The industrial veteran on flying, synths and hanging out with Queen
While Gary Numan’s music is defiantly industrial in construction and dystopian in theme, the man himself cuts a pleasingly down-to-earth figure. Here he is, explaining to Uncut what’s on his touring rider: “Americans aren’t very good at bread,” he says. “So I ask for some decent bread, some butter and peanut butter. I’m so easily pleased, it’s embarrassing…”
It is late December and Numan is in Colorado on the closing dates of a 30-date North American tour. It is the latest leg in a global trek that has been running since September in support of Numan’s current album, Savage: Songs From A Broken World. “The energy level is good,” he reports. “But the repetitive nature is beginning to wear a little bit.” Nevertheless, Numan is still vibed up for the business of the day: soon he has a pre-show meet-and-greet with fans, a soundcheck and then emails to catch up with before the gig. But first, he has your questions to answer – on a range of subjects, including voting Tory in his youth, ferrying indie pop stars round the UK in his private airplane and an unexpected encounter with Queen in the Far East. “It’s easy – talking about myself! I could do that all day!”
A lot of people fetishise old synths: ARPs, Wasps and so on. Do you see the appeal
in that? Or are you
has moved on?
Nat Wellington, London
I don’t see any appeal in it at all. To me, synthesisers have always been like screwdrivers, hammers – tools you use to do a certain job, and once that job is done then I prefer to move on and find a new tool for the next job. There are a lot of people who look back on that early era of synthesisers, but those machines are of a kind. I think if you’ve made a number of albums with them, you’ve used the available palette of sound. Electronic music is about finding new sounds and new methods and moving forward.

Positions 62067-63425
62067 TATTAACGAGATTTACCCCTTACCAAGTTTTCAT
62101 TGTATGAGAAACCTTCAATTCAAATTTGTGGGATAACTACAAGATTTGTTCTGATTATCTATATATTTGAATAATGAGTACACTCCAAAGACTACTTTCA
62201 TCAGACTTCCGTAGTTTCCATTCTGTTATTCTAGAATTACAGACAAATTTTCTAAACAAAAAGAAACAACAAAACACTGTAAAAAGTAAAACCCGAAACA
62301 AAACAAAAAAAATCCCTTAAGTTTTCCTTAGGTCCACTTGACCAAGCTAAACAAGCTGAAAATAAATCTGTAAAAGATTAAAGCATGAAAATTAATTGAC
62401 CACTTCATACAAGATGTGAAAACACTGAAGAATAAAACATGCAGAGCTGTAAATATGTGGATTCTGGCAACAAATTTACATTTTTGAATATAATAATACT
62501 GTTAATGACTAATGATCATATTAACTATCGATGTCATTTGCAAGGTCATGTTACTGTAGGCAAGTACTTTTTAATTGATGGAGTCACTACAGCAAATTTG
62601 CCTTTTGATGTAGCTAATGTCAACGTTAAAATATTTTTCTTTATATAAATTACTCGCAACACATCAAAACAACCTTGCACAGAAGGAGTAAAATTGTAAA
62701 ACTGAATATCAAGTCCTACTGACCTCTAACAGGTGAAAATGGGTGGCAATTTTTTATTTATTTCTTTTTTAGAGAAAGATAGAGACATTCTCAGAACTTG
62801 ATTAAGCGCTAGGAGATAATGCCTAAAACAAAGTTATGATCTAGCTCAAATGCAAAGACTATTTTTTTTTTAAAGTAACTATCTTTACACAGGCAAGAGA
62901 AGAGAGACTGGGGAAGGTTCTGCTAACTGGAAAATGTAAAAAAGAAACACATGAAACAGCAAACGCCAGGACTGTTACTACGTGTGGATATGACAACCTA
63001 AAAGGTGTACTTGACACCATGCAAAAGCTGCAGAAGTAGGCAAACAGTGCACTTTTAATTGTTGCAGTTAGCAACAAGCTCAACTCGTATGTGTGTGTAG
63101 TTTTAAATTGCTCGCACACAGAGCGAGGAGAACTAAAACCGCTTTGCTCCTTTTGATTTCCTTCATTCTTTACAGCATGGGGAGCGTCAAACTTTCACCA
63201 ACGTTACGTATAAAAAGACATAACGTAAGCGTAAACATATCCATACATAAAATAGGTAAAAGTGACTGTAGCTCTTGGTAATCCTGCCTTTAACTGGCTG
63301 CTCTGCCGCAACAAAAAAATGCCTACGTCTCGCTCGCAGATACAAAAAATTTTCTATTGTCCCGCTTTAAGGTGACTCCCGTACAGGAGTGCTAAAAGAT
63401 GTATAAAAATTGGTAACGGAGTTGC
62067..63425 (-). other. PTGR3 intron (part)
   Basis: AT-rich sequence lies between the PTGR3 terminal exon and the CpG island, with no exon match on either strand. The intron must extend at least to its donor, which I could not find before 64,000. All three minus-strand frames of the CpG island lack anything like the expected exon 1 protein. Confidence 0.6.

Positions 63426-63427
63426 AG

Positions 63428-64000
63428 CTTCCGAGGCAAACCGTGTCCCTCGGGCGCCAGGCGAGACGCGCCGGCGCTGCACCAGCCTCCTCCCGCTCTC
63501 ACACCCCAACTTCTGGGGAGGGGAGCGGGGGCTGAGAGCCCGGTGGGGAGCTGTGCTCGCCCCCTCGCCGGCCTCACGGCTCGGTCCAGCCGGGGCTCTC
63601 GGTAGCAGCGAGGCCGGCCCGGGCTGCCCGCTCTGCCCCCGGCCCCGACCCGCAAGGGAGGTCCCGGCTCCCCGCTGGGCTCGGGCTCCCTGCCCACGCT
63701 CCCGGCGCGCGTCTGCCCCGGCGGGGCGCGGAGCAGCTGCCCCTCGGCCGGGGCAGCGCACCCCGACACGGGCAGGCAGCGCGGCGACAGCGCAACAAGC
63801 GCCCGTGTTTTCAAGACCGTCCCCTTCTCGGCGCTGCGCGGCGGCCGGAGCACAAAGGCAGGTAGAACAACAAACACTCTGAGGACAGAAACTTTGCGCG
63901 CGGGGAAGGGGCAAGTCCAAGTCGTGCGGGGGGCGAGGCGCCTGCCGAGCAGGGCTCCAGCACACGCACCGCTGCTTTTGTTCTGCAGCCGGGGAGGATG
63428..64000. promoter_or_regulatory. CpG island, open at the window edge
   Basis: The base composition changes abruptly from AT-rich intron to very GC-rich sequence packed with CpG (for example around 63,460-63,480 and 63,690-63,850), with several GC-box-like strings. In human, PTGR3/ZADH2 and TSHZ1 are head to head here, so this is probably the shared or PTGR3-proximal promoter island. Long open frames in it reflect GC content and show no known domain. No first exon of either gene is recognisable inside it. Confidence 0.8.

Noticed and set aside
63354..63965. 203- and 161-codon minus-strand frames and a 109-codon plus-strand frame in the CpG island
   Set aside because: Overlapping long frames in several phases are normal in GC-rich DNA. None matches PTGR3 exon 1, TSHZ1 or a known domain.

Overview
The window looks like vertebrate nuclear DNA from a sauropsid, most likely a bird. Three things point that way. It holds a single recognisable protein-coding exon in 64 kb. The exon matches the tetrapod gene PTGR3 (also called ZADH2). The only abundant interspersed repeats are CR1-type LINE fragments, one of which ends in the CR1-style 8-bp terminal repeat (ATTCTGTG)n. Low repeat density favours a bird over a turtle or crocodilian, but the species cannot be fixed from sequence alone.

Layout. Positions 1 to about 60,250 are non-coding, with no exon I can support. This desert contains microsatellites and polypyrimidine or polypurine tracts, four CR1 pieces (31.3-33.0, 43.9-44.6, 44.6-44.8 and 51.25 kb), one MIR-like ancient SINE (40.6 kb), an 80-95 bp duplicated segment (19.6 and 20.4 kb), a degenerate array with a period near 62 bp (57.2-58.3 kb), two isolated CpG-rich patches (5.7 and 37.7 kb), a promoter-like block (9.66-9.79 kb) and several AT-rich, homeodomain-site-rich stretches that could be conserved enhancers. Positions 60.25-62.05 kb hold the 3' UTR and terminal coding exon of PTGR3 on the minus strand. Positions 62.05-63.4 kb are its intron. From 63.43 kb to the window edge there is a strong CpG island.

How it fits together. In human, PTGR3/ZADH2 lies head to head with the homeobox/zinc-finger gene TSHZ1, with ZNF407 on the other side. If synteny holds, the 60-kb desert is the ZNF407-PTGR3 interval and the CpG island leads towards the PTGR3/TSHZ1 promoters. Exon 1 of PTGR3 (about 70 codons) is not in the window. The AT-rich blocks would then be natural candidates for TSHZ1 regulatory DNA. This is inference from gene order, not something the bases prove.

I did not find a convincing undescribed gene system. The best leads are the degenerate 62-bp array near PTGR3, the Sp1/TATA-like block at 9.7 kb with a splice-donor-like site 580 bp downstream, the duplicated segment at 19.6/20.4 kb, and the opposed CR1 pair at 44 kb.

Do you still have the
fabled Mini Moog you discovered in the studio
in late 1978?
Grace Astor, Leeds
I have few items of the original gear, but I do have a Mini Moog. When I lived in East Sussex, I had a garage with an attic roof. We put the house on the market, and I decided to clean out all this ivy that had grown in through the attic and smothered everything up there. I was hacking away, and I found a fucking Mini Moog pretty much growing under a bush. I got it done up again and it’s all lovely. I think my dad’s got it.
You were at Victoria Station in May 1976 when Bowie arrived off the Orient Express. Did he really make
a Nazi salute?
Nick Edwards, Cambridge
I was there all day and never saw him! I was 18. I’m pretty sure I was wearing a green boiler suit. I just remember being there with lots and lots of Bowie fans and everyone went mad, screaming with exciting, but I couldn’t see him. In the ’80s, I did the Kenny Everett show and Bowie was on, too. I was a massive fan, I had seen him countless times; I had an embarrassing array of bootlegs. The chance to even be remotely near him was an honour. But he asked for me to be thrown out of the studio and then taken off the programme, which was very disappointing. But as the years have gone by, I understood far more the way he saw things then. He was still a young man, with ups and downs in his own career, and I think he saw people like me as little upstarts. But later he said some nice things about me, so that made the whole thing better!